Saturday, May 30, 2015

Kelly Runs the Gap

Read more about Run the Gap on their website - click the pic
The second powered TrailRider in Australia (perhaps the world) took Kelly Pearce, who lives in Halls Gap, from beginning to end of the Run the Gap event.

The sherpas were her parents and Parks Victoria staff Caitlyn O’Reilly and Tammy Schoo
The Kelly gang
“Kelly enjoyed the lovely walk in the park on the TrailRider, watching all the other people and the wildlife,” said her father Andrew. 

They completed the 6km walk in 1 hour and 15 minutes and along the way would have attracted the attention of hundreds of other competitors and spectators.

Like the Run the Gap Facebook Page

Tuesday, May 12, 2015

Guest Post from John Kenwright - his non-TrailRider days

The Lasher Sport BT beach wheelchair
will soon to be available for visitors
with paraplegia who come to Wilsons
Promontory NP
Hi everyone

David Stratton has asked me to write a few words about some of the other park programs that I manage in addition to the TrailRider program. In summary, as part of the Healthy Parks Healthy People branch at Parks Victoria, I work on projects that enable park visitors with disabilities to engage with nature and get active in our parks. The Healthy Parks Healthy People approach that Parks Victoria uses captures the fundamental links between our health and wellbeing and the health of ecosystems. This approach is also supported by strong research about the human need for connection to nature. 
A trained volunteer from the Walk in
the Park Program assisting a blind
visitor in the Great Otway NP

One of the community partnership programs that I manage is called the Walk in the Park program. This is a bushwalking program provided in selected parks for blind and vision impaired visitors. The program recruits community volunteers and trains them as park companions to assist blind and vision impaired visitors to explore our many spectacular park trails. The park companions assist the program participants with park orientation, reading of interpretive signs, describe the natural surroundings and provide opportunities for participants to connect with nature using their other senses. The program also provides social opportunities for the program participants who in many cases experience social isolation due to their disability. The Walk in the Park program is a partnership between Blind Sports Victoria and Parks Victoria

A family enjoying the beach at Wilsons
Promontory NP using a Parks Victoria
Hippocampe beach wheelchair
One of the other programs that I manage is the provision of park equipment that greatly assists visitors with different disabilities to explore coastal park beaches. Accessing beaches can be very difficult for visitors with mobility limitations and so Parks Victoria now provides beach wheelchairs of various designs for child and adult visitors to borrow. One new model that we recently trialled in partnership with the Spinal Unit at the Austin Hospital is the Lasher Sport BT beach chair. This lightweight wheelchair is well suited for visitors with paraplegia who wish to access the beach independently and will soon be available at Wilsons Promontory National Park.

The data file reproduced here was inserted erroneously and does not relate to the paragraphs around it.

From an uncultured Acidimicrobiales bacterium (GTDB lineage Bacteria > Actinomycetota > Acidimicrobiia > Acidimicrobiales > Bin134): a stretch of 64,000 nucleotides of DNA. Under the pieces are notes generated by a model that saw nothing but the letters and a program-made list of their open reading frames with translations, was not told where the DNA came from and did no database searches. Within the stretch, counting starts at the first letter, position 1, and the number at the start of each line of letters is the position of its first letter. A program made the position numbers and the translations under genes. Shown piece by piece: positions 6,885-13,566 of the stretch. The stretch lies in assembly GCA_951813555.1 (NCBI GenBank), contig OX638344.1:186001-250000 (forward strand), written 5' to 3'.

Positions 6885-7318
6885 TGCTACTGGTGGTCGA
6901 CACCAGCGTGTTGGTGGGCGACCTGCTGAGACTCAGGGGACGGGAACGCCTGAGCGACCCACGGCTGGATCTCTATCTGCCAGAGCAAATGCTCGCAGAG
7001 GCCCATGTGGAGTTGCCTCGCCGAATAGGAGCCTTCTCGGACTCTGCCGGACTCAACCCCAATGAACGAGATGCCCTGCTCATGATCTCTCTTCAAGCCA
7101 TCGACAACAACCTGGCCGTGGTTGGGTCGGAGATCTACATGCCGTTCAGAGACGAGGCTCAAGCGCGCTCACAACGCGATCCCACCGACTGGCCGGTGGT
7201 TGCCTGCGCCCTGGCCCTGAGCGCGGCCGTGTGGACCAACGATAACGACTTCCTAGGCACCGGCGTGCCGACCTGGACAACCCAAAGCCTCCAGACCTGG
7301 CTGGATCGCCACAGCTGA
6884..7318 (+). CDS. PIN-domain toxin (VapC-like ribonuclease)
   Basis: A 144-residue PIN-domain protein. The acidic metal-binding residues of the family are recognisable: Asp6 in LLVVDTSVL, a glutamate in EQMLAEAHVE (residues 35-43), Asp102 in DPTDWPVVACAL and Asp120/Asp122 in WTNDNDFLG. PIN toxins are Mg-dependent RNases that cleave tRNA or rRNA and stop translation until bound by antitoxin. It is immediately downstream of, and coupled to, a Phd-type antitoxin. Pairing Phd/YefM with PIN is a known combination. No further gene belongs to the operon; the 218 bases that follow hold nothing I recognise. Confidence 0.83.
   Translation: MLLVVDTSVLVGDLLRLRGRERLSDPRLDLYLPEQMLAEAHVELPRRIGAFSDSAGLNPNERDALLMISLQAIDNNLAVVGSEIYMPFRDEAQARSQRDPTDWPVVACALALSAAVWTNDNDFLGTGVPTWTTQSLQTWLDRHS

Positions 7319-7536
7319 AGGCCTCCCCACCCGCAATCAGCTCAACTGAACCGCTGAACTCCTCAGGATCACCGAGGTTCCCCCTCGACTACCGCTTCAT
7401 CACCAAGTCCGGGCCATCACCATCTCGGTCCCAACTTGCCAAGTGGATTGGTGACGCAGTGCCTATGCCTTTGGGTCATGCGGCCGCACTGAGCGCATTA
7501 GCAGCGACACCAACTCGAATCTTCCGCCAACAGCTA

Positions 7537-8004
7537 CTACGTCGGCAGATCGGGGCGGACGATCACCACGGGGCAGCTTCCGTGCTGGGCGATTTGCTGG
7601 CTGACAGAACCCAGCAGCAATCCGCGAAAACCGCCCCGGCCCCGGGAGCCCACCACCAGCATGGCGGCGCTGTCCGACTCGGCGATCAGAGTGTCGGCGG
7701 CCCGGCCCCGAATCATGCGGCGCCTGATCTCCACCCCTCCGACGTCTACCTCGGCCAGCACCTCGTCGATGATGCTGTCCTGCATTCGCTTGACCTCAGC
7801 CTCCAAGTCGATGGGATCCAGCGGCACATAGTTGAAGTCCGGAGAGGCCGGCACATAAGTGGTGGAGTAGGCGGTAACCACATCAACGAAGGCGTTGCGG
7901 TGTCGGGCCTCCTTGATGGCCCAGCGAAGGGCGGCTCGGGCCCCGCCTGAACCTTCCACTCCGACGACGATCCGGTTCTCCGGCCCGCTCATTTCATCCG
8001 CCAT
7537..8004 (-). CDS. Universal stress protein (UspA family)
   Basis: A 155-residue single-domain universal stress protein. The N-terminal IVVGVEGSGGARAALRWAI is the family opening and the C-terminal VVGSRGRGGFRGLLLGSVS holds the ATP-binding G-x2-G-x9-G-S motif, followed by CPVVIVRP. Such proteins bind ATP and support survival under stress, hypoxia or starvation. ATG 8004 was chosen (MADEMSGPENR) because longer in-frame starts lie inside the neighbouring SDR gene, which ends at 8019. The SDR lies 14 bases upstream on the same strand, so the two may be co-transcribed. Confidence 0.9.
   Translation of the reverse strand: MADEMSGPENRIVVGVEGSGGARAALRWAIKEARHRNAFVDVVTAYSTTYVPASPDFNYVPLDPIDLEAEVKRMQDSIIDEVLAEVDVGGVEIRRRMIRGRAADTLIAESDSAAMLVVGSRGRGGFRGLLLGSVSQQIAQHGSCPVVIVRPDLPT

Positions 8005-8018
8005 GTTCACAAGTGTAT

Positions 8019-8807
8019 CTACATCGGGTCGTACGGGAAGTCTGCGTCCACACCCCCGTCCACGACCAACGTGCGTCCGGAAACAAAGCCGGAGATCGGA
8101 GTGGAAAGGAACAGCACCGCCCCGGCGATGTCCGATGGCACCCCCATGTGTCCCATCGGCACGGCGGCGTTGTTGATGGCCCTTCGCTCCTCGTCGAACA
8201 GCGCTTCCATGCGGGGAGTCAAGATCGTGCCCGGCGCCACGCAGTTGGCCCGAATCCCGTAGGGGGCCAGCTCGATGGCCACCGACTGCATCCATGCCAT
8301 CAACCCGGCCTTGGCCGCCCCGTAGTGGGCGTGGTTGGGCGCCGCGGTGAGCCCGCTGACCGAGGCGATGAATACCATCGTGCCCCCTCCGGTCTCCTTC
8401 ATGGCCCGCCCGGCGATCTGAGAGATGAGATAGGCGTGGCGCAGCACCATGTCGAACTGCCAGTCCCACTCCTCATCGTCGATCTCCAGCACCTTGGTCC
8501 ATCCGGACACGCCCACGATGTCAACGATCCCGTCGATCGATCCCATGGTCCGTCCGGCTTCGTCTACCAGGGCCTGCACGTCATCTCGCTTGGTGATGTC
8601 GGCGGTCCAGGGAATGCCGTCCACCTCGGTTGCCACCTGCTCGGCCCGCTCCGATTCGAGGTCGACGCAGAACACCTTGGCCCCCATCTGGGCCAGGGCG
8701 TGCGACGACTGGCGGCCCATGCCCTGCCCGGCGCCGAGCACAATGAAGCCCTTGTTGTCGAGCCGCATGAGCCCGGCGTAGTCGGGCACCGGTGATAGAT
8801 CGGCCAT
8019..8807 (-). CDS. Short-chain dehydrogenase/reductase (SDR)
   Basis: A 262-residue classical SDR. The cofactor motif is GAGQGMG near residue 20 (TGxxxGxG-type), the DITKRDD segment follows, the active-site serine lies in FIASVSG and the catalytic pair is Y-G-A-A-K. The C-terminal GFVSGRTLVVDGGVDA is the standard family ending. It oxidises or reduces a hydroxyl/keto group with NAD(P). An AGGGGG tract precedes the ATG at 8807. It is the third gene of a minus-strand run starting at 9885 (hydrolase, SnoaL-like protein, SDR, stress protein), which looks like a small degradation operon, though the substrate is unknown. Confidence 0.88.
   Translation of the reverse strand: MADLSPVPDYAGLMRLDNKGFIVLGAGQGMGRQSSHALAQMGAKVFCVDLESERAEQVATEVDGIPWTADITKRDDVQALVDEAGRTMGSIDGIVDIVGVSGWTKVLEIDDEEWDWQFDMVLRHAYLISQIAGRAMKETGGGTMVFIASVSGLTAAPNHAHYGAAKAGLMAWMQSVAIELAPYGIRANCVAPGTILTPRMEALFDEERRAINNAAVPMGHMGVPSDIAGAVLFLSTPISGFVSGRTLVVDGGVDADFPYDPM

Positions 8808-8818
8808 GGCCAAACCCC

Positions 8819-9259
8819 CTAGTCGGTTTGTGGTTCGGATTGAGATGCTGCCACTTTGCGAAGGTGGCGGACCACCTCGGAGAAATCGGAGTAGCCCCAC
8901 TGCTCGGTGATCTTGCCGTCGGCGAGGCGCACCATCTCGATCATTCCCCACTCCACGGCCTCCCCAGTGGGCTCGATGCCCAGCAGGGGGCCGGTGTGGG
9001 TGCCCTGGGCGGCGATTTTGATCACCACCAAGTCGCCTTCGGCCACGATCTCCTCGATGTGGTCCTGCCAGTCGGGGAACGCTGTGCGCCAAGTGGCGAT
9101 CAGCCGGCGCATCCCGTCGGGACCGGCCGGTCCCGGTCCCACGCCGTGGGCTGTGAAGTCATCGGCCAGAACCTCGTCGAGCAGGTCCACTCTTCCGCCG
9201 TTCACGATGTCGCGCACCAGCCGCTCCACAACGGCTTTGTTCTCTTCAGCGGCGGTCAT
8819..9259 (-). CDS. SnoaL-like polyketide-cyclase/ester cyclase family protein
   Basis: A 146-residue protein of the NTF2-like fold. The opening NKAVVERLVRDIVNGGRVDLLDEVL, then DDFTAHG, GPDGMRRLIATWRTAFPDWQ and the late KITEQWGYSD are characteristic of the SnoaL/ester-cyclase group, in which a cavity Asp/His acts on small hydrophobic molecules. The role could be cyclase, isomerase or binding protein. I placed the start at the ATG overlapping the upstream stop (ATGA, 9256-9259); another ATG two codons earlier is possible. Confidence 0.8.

A young visitor using the Parks
Victoria electric Stairclimber in
Fairy Cave, Buchan Caves Reserve

Another new experience for visitors is better access to Fairy Cave at Buchan Caves Reserve. Parks Victoria recently introduced an electric Stairclimber for visitor use. The provision of this equipment now makes it possible for children and light-weight adults with disabilities to explore sections of this spectacular cave for the first time. 

As the environment is inextricably linked to our quality of life and our health the projects that I am involved with vary considerably but they all have the shared aim of improving park access and the park experience for visitors with disabilities. Nature, health and wellbeing are part of the same equation. 

For further information on accessibility and inclusion in parks managed by Parks Victoria go to

Sunday, May 10, 2015

40,000 pageviews!

Pageviews are the meat and potatoes of the blog world. Thank you, dear readers, for bringing me to this new milestone . With this kind of number under my belt I am beginning to feel I can hold my head higher in the "blogocracy" (my word to describe people with big blogs)

Naturally I have been checking a lot recently to spot the roll over. I remember that kind of odometer watching from my driving days. My blog is set to not count my views so I haven't been secretly boosting the count.

The latest ten thousand has taken four and a half months and stimulates my curiosity about what leads people to read TrT. Blogspot offers me some background as we can see here. 

I find the map of the world interesting. The tinge in Peru corresponds to some people I know about for example.

The list of top traffic sources tells me that Google search and the TrT Facebook page are top feeders but also that a lot of views of pages are from within the blog.

What is missing is any personal stories. What made you come here? Are you in the disability sector - professionally or personally? Are you a lover of the bush?

Leave me comment - however brief or anonymous. I'd love to know. -

Saturday, May 9, 2015


Last Saturday, 2nd May, I fell awkwardly when I was being dressed. 6 days later I am sitting, re-united with my computer and finally can post.

Having had, to use a phrase coined by Ros and Fay, "thirteen screws in one day" I am busy re-rehabilitating, not load-bearing for 12 weeks and probably not TrailRiding much.

There is lots to write about though as the next few days will show. Watch out for a Guest Post from John Kenwright disclosing how he spends his non TrailRider time and a discussion of hemets.